We're pleased to say it can, but like the original M8, you have to be aware of certain shortcomings. The two 'biggies' being the IR sensitivity and noise levels above ISO 640, though, to a lesser extent, no easy access to the EV shift feature is another niggle. None of these are real show-stoppers as each has a work-around, and the fact remains, once used to dealing with these limitations, the Leica M8.2 is a very likeable camera.

If you're a wealthy novice it's not an easy camera to use and get the very best out of immediately; there's quite a learning curve. Indeed, the lack of hand-holding forces you to re-consider every aspect of the picture-taking process, but that's not a bad thing.

Still we can't help but feel it's a shame Leica couldn't have added in-camera noise reduction for out-of-camera Jpegs. After all, the M8 has been in existence for nearly three years - that's an age in digital terms. It's the one option that, if successfully implemented, would have opened up the camera to a larger audience.

If we want to be overly critical, we could point out picture quality hasn’t changed and Leica hasn’t effectively resolved the issues of the original M8. What’s more, with the introduction of the new full-frame 18-megapixel M9 at a not unreasonable £4850 (by comparison), claiming lower noise and improved IR filtering, the M8.2 now looks a lot less attractive than it did before 09/09/09.

Be that as it may, the M8.2 is a welcome upgrade to the M8, and M-mount lens users continue to get a digital camera that can deliver the return on their investment. And it’s an investment that newcomers can benefit from too (though you may have to ask whether the M9 would be a better option), so for those reasons then, the M8.2 now narrowly misses out on the coveted Photography BLOG Highly Recommended award for the bestowing of a Recommended award instead.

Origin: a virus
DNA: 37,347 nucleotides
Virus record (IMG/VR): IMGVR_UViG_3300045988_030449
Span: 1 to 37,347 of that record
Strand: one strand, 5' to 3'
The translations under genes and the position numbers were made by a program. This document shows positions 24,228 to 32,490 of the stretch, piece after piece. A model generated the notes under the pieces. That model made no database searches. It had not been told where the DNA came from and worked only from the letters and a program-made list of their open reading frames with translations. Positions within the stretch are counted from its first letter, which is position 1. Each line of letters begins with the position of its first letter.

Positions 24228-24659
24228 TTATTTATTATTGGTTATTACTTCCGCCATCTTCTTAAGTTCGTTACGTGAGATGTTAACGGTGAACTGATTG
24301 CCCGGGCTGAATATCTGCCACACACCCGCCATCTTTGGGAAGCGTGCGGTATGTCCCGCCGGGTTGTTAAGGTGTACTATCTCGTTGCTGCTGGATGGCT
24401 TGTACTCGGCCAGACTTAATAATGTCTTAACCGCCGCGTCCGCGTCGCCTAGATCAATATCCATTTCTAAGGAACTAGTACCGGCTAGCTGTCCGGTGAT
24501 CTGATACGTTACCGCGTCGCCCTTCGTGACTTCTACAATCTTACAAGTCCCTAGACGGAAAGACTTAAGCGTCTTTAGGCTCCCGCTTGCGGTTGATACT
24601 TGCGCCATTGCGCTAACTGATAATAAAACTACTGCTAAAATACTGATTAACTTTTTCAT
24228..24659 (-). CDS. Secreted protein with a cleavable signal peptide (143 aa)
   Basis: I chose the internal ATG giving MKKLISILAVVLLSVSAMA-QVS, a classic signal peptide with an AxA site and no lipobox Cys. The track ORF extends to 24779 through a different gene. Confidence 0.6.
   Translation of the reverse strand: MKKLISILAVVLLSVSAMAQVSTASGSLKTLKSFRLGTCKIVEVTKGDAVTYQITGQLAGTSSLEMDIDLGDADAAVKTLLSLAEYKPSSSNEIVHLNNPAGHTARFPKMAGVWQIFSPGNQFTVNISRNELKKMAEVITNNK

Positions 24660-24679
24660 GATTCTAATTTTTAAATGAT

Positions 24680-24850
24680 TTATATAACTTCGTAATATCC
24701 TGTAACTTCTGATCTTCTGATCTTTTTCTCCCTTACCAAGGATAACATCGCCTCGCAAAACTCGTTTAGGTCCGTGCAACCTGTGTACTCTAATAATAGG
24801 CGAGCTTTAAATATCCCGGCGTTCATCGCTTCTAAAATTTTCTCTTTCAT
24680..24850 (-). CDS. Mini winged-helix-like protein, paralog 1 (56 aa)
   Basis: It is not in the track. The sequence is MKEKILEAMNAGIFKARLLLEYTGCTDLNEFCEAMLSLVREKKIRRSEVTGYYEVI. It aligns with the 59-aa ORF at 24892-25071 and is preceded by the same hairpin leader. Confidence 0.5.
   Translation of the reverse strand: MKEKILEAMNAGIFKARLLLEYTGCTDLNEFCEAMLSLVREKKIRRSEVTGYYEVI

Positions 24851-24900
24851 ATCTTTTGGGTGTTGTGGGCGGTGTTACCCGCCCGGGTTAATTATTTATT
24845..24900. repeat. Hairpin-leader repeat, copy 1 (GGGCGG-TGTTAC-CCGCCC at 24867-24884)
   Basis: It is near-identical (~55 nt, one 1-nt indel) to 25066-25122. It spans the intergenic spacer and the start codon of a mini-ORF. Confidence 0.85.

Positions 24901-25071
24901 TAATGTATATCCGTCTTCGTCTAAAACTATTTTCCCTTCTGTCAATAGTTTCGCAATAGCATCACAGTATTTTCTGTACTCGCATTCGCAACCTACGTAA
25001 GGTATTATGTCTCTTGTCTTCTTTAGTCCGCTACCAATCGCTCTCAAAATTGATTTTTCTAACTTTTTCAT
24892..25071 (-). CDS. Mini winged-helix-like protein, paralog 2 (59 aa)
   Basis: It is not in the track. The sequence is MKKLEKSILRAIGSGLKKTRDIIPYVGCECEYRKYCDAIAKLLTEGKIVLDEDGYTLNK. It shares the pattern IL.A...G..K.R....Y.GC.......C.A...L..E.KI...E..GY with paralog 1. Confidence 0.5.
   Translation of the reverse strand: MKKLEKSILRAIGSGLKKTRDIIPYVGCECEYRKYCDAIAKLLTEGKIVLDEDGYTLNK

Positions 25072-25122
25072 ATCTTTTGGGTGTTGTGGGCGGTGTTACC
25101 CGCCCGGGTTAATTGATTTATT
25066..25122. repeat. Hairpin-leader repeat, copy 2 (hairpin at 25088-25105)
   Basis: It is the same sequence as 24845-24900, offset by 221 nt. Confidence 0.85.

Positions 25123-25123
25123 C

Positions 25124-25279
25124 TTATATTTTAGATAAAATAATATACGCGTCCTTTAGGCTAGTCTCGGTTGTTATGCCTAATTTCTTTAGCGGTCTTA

4 stars

Ratings (out of 5)
Design 4.5
Features 4
Ease-of-use 4
Image quality 4.5
Value for money 4

Review Roundup

Reviews of the Leica M8.2 from around the web.

professionalphotographer.co.uk »

Leica has a unique camera on its hands with the M8.2. Those working in reportage, press documentary and travel could use a tool like the M8.2 successfully alongside their existing DSLR set-up to good effect, capturing scenes they might otherwise miss. The blend of old and new is just right. It feels like you are ‘making’ pictures with the M8.2, not just ‘taking’, or ‘capturing’ them. I really hope to see a Leica M8.3 in the future and that the huge improvements in image noise control that we’ve seen in DSLRs recently can be incorporated here too.
Read the full review »

stevehuffphotos.com »

Yes I did it! I sold my Chrome M8 and bought a new black paint Leica M8.2. I always wanted a black paint version after owning a black paint LEICA MP a few years ago, and I can now say without a doubt in my mind that this is the most beautiful digital camera ever created. PERIOD. The M8.2 has been out for a while now, but since I do not get free cameras sent to me, it took me a while to get one and I am just now writing about it.
Read the full review »


Camera type Compact digital viewfinder system camera for professional use with Leica M lenses. Microprocessor-controlled metal blade focal plane shutter.
Image sensor Low-noise CCD sensor specially optimized for the requirements of the M lens system. Pixels: 10.3 million. Dimensions: 18 mm x 27 mm. Extension factor: 1.33 x. Aspect ratio 3:2. Coverglass thickness 0.5 mm, full suppression of infrared light by additional UV/IR filter. Moiré filter: no, but full exploitation of the lens capabilities by Moiré fringe detection and elimination by digital signal processing.